Distillers of alcoholic beverages may include “nutrition data” labels on liquor bottles in the near future. Sometime soon all liquor bottles will likely show the number of calories and carbohydrates in each “serving.” Some commentators predict that at long last there will be a real deterrent to problem drinking.

Our society has preached against the evils of alcohol for generations. For decades, the Women’s Christian Temperance Union railed against the dangers of demon rum. This agitation was partially responsible for the enactment of Prohibition in the 1920s. Rather than controlling drinking, this federal law resulted in the development of a vast underground industry of speakeasies, the accelerated growth of organized crime, and the production of millions of gallons of moonshine and bathtub gin.

The Nation's Pulse

Triumph and Decline of America’s Protestant Ascendancy

By 2.3.15

Georgetown Set: Friends and Rivals in Cold War Washington, by Gregg Herken, is about the social and political elites who crafted U.S. foreign policy in the Cold War over their dinner parties and cocktails in the historic, tony neighborhood of Washington, D.C. But it’s also, if unconsciously, about the apex and decline of America’s WASP aristocracy, whose wisdom laid the groundwork for survival and victory against the Soviet Union. The story concludes with by then aging columnist Joseph Alsop resignedly admitting that the class that his own New England family embodied had become irrelevant.

The Nation's Pulse

The Copycat Culture

By 1.30.15

Sam Smith backed down.

The current Rolling Stone coverboy agreed that his testosterone-free #2 hit “Stay with Me” sounded enough like Tom Petty’s #12 charting “I Won’t Back Down” to give the frontman of the Heartbreakers and collaborator Jeff Lynne songwriting credit. Smith’s camp claims his youth and ignorance of a song born three years before him make the similarities purely coincidental.

The age, rather than the singer’s, seems a more plausible excuse. We live in retread times.

Remakes, sequels, and films based on old comic books, fairy tales, and toys comprised fourteen of the fifteen top box-office draws for 2014. Hollywood sells brands, not entertainment.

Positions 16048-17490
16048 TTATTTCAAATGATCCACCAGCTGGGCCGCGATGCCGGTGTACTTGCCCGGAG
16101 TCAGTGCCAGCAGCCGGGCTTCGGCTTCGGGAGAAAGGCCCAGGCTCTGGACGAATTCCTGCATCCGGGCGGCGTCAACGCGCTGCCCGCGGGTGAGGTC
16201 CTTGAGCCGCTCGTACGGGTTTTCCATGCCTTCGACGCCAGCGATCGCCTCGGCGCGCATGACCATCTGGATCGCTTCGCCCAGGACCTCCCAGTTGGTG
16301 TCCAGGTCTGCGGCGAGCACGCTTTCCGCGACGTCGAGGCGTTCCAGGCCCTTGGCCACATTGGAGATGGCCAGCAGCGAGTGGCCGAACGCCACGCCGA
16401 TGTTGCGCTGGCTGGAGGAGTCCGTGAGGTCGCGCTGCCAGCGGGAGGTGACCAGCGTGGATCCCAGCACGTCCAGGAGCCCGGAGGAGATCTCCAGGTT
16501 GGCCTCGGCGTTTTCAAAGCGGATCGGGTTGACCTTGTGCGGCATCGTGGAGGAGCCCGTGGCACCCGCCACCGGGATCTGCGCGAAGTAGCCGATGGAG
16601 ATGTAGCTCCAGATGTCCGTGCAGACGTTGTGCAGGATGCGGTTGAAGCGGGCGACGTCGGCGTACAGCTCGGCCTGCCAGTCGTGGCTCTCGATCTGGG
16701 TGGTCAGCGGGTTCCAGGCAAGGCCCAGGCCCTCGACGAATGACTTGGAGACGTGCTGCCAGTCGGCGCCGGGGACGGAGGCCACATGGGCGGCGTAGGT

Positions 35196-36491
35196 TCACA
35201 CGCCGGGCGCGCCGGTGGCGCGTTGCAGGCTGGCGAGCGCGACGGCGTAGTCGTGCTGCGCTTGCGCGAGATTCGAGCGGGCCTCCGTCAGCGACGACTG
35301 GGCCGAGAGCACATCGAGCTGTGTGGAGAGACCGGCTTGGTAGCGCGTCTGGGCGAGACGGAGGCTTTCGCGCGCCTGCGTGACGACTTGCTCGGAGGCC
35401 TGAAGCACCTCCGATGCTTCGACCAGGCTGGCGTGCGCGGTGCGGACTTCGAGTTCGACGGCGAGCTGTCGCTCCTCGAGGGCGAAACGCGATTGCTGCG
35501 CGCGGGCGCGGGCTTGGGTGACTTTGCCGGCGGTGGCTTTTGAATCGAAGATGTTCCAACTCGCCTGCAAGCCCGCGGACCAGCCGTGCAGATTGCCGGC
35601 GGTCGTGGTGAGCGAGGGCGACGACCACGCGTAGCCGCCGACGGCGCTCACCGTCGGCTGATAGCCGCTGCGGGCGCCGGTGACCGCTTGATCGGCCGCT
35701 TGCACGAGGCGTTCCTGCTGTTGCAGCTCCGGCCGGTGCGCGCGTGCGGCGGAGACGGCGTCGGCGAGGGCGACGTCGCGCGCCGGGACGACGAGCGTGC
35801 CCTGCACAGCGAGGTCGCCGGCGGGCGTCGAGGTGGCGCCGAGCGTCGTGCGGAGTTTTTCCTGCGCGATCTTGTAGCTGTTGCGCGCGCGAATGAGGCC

The outlier, American Sniper, demonstrates the jonesing for anything remotely different. And the fact that films grossed less last year than they did five years before should shake Tinseltown into the epiphany that the formula for success for an individual movie drives down the entire industry. But it won’t.

The Nation's Pulse

Up From Superficial Christian Compassion

By 1.9.15

There’s a refreshing Christianity Today article in which an Evangelical academic who once thought border security “callous” now argues that a “porous border is not compassionate—it is just chaotic…” He urges more funding for securing the border, explaining:

Caring for illegal immigrants is certainly a grace to the individual. But it doesn’t address the underlying problem. Indeed, when replicated on a large scale, it exacerbates the crisis. The more the church is viewed as welcoming any undocumented immigrant with open arms, the more it spurs undocumented immigration: more Central American families are broken apart, immigrants are forced into self-protection in our dangerous inner cities, and ties are strengthened between US gangs and Central American narco-networks. Moreover, Central American countries become increasingly dependent on foreign remittances at the cost of their development.